John's Journal...


Click to enlargeHow To Find Your Buck

Editor’s Note: You can blueprint a deer's movements and accurately predict when, where and from what direction you can expect a deer to show up. But to have a successful deer hunt, you must get to your stand without spooking the buck you hope to take. Although most deer hunters know this fact, few sportsmen understand how to accomplish this feat. This week we'll look at ways to plot your way to a buck.

I like to believe I'm very competent when searching for wounded deer. I can follow a blood trail and deer tracks. I understand where a wounded deer wants to go most of the tiClick to enlargeme, and I know what to do when the deer's blood trail stops. However, if I have to trail the deer for a long time in an area I'm unfamiliar with, once I find the buck or lose his trail, I may be lost. I stay so intent on trailing and tracking my deer that I often am not aware of noting landmarks that will lead me back to my stand or my vehicle.

Because I often hunt in deep woods, I sometimes find a compass not very effective in finding my way out of those woods. A compass only shows you how to get back to the car if you know your reading and the car's. Honestly, most of us don't take compass readings before we leave our cars. If we do, we may not know where we are in relation to the car or the roads we've walked on or any other landmark. Therefore, we can't use a compass effectively.

But a GPS receiver is idiot-proof. Simply push the QUICK-SAVE buttonClick to enlarge on the GPS receiver when you get out of your car. Then you can turn your GPS receiver on when you locate your deer or lose the trail. The GPS receiver will show you where you are, where the car is, the distance you are from the car, and the shortest route you need to travel to get back to the car. Once you start moving, you'll learn from your GPS receiver how long you'll have to walk to return to the car. You'll also find the GPS receiver particularly helpful when trailing a wounded deer. The device allows you to mark significant spots along the blood trail as waypoints using the QUICK-SAVE button. GPS also aids you in locating your deer when his blood trail enters the water. If a blood trail goes into a backwater slough or a flooded-timber area, then you have to assume that either the buck has died in the water and you must wade out into the flooded timber to find it, or the buck has crossed the water and come out on the other side.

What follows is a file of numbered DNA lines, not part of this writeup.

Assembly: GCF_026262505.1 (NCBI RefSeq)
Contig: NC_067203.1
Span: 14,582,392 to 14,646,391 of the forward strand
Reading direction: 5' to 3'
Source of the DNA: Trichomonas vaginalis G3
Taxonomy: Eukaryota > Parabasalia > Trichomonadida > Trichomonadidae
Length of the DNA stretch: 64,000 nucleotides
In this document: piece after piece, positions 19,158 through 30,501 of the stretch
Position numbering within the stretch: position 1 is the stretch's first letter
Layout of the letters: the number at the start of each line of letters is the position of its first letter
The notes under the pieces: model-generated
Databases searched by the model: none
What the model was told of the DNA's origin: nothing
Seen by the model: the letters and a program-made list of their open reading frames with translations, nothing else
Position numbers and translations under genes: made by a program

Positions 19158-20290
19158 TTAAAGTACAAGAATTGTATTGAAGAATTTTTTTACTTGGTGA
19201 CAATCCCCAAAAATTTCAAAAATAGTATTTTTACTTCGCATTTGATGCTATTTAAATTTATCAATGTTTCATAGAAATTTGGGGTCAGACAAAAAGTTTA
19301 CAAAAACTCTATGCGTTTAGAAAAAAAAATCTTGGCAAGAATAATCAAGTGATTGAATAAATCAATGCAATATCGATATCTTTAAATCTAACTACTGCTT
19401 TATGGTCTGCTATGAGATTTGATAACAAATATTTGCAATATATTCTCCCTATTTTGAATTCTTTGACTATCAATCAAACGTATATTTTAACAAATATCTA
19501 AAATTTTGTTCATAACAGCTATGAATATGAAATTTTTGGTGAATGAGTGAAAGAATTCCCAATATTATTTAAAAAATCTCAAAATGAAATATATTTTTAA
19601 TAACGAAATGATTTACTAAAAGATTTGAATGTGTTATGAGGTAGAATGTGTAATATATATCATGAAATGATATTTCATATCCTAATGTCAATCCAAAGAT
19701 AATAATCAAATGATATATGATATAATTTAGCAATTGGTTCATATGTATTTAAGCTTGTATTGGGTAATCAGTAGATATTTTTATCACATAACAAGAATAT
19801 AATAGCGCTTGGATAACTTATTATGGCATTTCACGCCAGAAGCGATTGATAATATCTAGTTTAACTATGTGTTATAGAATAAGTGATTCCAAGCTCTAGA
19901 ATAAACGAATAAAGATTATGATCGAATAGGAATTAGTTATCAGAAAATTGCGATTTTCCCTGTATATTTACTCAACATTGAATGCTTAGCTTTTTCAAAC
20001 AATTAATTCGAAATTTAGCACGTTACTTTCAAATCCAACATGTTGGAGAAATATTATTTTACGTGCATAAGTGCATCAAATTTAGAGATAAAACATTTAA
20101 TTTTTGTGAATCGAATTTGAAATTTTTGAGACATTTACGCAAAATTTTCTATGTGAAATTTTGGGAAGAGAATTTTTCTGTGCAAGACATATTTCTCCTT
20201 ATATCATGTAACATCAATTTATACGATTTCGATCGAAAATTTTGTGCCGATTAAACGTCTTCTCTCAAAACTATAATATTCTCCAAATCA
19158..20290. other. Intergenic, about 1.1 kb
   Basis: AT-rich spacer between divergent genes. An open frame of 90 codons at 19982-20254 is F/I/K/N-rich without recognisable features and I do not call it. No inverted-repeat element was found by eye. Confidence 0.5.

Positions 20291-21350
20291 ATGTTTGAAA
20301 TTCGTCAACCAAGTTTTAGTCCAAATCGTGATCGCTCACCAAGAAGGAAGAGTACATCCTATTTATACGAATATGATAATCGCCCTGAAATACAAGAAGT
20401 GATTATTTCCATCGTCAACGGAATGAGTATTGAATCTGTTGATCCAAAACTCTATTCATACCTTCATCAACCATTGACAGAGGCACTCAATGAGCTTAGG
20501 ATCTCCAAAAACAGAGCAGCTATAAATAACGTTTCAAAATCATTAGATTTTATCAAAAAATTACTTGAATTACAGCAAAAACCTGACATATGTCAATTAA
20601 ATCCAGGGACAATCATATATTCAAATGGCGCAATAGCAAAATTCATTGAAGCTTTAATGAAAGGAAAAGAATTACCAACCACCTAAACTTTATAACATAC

In Click to enlargecold weather, I don't want to wade through icy water to find my deer unless I must. I'd rather assume the buck has crossed the water and come out on the other side, where I can pick up the trail. In this type of trailing situation, I know once a buck enters the water most of the time he'll try and run or swim in a straight line across the water. By marking the place as a waypoint where the blood trail enters the water on one shore, I can go to the far shore. Then I can use my GPS receiver to draw a straight line from where the blood trail has stopped at the edge of the water on the opposite shore and my position on the other side of the flooded timber. This one feature of the GPS receiver can save a tremendous amount of time when you look for a blood trail on the other side of a barrier. This same technique will help you find a trail when a buck runs into thick cover and you don't know if he has come out on the other side or not.

By simply punching the WAYPOINT button on my GPS receiver, I now can call up the waypoints I've saved along the blood trail and backtrack to leave the woods. Regardless of where a trail takes you or what type of terrain barriers you encounter, with a GPS receiver you can concentrate your efforts on locating a buck and not worrying about how to find your way back to your vehicle.


Check back each day this week for more about PLOT YOUR WAY TO A BUCK...

Day 1 - Plot the Direction of Your Buck
Day 2 - What To Do When The Wind Changes
Day 3 - How To Time Your Hunt
Day 4 - How To Find Your Buck
Day 5 - Why You Hunt More Effectively With GPS


Entry 276, Day 4